• Associate Professor Mariel Borowitz and Professor Brian Woodall are leading a research project called Sustainable Megacities with international affairs majors Angela Howard and Michelle Lee, global development minor Daisy Zhou, and international affairs minor Jessica Zhang. The interdisciplinary research group also includes computer science major Gavin Rolls, aerospace engineering major Yuji Takubo, civil engineering major Maria Costa, and Associate Professor Shatakshee Dhongde in the School of Economics.
  • Global development minor Simrill Smith and International affairs majors Samyuthka Sundararajan and Adrian Medina are working with Woodall on “Building Institutional Resilience to 'Black Swan' Events.”
  • In addition to the Sustainable Cities project, Borowitz is working with international affairs minor Reem El Ghazal and aerospace engineering major Althea Noonan on “Strategic Rationale for Cislunar Activities.” She is also working with international affairs and modern languages (IAML) major Reed Walker on “Space Diplomacy: Comparing China’s Digital Belt and Road Program and the NASA SERVIR Program” and with international affairs major Isabelle-Yara Nassar on “Estimating the Value of Satellite Data in Halting the Transmission of Polio in Nigeria.”
  • Tony Xu, an economics and international affairs (EIA) major, is working with Professor Michael Best on “Innovation Spaces in Shenzhen.” Ankit Meta, a computer science major, is working with Professor Best on “Community-Based COVID-19 Social Media Monitoring and Response” and Cuong (Johnny) Nguyen, also a computer science major, is working with Professor Best on “Digital Threats to Democracy.”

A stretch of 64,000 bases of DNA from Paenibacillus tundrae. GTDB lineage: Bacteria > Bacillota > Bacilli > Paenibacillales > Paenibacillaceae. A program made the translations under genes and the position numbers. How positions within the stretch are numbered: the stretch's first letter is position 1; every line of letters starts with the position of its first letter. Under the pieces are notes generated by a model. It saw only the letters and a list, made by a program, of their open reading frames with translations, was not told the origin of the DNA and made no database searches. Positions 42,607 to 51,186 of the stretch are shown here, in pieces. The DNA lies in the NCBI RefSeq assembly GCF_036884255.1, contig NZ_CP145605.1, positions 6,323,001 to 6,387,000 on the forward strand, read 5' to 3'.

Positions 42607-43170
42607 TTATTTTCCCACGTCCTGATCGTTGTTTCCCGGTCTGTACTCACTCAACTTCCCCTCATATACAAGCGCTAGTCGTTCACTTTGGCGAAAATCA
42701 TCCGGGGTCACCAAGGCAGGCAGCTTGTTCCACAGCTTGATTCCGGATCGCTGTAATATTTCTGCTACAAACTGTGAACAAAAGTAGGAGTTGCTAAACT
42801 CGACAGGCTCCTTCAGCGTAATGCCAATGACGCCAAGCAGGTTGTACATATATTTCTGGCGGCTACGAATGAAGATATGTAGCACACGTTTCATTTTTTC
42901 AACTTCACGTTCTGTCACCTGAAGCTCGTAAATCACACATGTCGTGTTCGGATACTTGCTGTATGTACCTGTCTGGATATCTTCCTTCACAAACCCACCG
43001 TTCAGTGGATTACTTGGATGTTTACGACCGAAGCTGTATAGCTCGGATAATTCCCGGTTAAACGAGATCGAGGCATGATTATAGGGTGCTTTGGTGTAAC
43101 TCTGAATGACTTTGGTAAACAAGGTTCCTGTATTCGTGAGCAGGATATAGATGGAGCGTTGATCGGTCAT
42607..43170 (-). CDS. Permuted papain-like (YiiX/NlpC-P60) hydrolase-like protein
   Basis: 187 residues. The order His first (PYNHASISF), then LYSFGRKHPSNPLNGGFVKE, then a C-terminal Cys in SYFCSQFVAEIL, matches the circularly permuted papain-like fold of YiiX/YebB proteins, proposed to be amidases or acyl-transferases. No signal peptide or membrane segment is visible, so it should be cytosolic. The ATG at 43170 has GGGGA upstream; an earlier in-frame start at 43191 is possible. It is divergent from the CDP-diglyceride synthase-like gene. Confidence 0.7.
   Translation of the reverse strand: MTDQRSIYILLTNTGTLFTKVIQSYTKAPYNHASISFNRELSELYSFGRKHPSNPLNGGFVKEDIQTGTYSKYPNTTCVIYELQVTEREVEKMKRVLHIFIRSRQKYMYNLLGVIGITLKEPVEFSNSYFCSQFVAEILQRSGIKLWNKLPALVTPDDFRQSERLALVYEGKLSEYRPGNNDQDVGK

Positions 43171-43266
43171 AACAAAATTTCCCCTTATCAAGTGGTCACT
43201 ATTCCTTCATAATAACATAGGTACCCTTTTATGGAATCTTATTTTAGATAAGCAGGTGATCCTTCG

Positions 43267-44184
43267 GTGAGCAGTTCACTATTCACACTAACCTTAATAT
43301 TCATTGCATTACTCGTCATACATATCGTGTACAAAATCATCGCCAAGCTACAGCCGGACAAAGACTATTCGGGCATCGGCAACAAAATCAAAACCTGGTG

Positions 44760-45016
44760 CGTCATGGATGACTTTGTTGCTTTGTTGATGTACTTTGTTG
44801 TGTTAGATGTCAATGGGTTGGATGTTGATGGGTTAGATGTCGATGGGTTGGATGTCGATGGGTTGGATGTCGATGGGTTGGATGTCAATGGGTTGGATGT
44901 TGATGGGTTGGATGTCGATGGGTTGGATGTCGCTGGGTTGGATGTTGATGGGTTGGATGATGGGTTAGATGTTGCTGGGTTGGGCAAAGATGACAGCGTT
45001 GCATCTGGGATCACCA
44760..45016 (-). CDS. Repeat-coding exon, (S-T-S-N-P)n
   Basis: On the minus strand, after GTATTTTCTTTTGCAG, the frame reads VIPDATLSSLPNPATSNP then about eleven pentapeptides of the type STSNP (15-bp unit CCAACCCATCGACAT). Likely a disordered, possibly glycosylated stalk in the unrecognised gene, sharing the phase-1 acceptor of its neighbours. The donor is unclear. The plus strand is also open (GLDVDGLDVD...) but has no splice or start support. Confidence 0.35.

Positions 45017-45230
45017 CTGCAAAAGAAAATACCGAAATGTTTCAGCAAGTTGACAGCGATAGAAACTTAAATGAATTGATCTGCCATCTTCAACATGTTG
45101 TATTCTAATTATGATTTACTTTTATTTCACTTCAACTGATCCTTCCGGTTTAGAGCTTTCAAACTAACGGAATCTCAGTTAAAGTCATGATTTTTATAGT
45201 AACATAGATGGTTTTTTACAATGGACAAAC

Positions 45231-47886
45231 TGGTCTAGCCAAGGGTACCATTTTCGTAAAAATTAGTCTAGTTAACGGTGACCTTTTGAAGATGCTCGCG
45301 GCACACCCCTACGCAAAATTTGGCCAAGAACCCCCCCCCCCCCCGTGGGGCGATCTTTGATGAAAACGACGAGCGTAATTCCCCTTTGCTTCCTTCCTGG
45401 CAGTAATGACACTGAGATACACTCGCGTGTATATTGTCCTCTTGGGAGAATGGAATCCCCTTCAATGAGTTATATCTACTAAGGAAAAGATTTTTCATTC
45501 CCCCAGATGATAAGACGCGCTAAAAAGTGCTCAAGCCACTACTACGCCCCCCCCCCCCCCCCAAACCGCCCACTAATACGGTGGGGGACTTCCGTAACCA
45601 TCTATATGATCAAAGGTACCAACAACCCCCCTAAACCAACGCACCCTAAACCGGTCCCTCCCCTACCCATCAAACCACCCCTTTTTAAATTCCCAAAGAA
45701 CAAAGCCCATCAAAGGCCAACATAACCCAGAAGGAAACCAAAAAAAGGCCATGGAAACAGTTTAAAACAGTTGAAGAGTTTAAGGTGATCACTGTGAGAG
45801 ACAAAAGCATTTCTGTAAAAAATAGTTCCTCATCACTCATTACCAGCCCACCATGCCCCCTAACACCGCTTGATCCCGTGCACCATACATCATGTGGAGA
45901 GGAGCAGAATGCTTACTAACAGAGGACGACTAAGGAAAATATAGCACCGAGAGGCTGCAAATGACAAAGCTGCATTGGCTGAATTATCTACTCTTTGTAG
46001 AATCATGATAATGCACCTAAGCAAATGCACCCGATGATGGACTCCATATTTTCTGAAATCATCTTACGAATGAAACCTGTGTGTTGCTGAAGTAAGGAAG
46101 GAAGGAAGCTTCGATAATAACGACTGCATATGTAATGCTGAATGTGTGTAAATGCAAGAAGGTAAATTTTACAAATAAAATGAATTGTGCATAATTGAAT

• Varun Roy, an international affairs minor, and Vignesh Sreedhar, a computer science major, are working with Vicki Birchfield, professor and co-director for the Center for European and Transatlantic Studies, on “The European Union’s Capacity to Lead in Ethical and Secure Artificial Intelligence.”
  • EIA major Pooja Patel helped Professor Fei-Ling Wang research North Korean nuclear issues.
  • IAML major Kaylin Nolan is helping Wang prepare to publish book manuscript on China.
  • International affairs majors Ainsley Brown, Madison Jubin, and Anokhi Patel, along with dual INTA and public policy major Kate Cullen, are working with Assistant Professor Rachel Whitlark on “The Role of Leaders in Nuclear Politics.”

Additional links, resources, and information for students in the Sam Nunn School of International Affairs: